The idea of a common conflict management emerged in Africa together with the visions of Pan-Africanism. When in 1963 the Organization of African Unity (OAU) was founded, peaceful conflict-settlement became a principle of the newly independent states. Additionally a very modern tool to manage interstate conflicts was created within that institutional framework: the Commission of Mediation, Conciliation and Arbitration (CMCA). Unfortunately this commission never came into action. Non-formal ways were used instead to deal with interstate-conflicts.
Since the 1960s explanations of the CMCA?s failure are grouped around one central argument: African Heads of State and Government avoided binding results of an official commission as an infringement of state sovereignty.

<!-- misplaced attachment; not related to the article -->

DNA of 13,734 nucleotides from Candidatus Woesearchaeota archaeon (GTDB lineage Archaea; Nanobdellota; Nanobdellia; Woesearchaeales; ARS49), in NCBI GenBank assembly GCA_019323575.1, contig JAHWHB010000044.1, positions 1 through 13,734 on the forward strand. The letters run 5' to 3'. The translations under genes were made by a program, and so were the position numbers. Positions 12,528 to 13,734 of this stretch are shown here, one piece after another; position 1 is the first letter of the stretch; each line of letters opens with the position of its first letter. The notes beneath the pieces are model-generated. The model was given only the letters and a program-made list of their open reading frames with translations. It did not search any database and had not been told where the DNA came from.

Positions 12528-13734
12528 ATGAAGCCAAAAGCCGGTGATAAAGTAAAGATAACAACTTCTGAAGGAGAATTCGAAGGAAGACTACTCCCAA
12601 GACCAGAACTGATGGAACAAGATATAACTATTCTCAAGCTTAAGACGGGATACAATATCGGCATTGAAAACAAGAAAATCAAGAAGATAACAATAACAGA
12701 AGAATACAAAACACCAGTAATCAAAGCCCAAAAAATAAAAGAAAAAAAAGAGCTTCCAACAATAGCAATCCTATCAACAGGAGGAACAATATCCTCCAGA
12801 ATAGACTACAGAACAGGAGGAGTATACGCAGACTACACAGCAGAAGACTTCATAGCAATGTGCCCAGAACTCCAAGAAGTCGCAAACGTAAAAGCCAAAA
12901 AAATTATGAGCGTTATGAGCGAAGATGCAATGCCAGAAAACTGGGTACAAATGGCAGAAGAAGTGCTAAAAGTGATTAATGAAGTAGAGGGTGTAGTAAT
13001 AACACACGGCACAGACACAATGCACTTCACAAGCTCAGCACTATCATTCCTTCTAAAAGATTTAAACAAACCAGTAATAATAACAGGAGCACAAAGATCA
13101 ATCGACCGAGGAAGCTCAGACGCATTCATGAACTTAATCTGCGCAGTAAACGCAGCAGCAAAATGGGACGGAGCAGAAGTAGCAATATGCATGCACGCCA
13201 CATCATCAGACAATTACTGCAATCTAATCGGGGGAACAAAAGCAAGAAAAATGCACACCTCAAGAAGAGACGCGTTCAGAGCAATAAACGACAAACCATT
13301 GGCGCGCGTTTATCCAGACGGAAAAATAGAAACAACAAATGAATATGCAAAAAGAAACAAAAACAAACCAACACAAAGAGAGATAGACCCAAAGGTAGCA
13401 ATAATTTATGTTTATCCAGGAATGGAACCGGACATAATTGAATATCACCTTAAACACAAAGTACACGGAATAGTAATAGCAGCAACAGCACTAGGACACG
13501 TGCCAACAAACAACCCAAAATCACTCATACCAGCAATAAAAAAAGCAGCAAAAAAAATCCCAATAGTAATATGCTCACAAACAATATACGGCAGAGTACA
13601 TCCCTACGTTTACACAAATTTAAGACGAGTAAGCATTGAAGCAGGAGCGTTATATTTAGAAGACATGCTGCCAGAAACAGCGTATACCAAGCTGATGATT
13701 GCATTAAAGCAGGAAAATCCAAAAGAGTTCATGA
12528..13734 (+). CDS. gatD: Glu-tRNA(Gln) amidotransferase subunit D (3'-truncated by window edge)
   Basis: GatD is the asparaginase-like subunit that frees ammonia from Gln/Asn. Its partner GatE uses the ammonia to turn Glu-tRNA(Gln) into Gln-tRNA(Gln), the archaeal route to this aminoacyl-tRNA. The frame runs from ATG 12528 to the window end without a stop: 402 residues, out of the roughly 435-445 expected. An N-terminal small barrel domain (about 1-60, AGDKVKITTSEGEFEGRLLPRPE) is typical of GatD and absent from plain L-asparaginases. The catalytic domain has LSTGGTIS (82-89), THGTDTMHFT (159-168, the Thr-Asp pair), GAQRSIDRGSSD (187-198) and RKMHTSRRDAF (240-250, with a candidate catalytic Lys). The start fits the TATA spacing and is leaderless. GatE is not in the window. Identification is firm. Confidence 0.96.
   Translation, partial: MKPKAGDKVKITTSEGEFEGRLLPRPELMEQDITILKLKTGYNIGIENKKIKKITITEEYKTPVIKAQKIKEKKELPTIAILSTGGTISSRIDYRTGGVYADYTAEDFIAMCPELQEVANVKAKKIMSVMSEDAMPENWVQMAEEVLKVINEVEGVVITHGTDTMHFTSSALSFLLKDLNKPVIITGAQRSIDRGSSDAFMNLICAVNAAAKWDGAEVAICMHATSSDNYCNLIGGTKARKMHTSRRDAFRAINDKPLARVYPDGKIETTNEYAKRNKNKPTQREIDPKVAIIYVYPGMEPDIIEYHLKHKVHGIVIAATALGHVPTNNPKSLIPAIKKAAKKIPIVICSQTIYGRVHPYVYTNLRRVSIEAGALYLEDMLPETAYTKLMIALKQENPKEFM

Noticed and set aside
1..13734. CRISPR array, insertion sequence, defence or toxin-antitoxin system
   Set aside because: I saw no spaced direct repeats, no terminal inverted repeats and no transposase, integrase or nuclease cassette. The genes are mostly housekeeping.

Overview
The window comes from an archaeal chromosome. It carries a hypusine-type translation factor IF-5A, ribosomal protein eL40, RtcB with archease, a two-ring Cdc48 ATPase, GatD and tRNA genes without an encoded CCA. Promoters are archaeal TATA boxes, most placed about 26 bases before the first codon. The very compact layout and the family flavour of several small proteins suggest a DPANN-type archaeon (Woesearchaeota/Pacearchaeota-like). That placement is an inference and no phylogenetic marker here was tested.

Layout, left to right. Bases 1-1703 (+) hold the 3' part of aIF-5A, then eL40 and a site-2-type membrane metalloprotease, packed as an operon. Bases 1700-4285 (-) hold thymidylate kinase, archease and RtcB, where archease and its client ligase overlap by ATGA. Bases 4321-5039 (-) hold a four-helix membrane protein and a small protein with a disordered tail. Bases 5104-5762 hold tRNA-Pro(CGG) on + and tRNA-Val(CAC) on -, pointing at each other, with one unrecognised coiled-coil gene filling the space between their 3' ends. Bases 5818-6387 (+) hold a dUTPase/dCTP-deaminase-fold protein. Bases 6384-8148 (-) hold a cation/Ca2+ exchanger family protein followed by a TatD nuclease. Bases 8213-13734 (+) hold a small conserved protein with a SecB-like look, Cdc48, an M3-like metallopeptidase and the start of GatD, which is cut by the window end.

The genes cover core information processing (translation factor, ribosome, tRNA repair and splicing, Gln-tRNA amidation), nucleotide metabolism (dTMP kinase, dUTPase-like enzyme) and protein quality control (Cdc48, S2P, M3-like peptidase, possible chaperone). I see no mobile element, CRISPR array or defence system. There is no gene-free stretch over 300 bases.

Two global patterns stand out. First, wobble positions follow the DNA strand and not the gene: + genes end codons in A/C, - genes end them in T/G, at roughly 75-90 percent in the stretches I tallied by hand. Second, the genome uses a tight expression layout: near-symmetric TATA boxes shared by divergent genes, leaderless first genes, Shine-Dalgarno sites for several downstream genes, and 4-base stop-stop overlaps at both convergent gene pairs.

This paper argues that a focus on the principle of sovereignty cannot fully explain the failure of a common African conflict management. Instead additional aspects have to be considered: 1) on regional level the discussion on African integration divided the independent African states; 2) on global level the Cold War was an influencing factor of many African conflicts; 3) on local level tribalism was a driving force of many conflicts.
By taking into account external, internal, and structural factors very complex situations can be explained and it becomes clear that the scope for decision-making was influenced by more than worries about state sovereignty.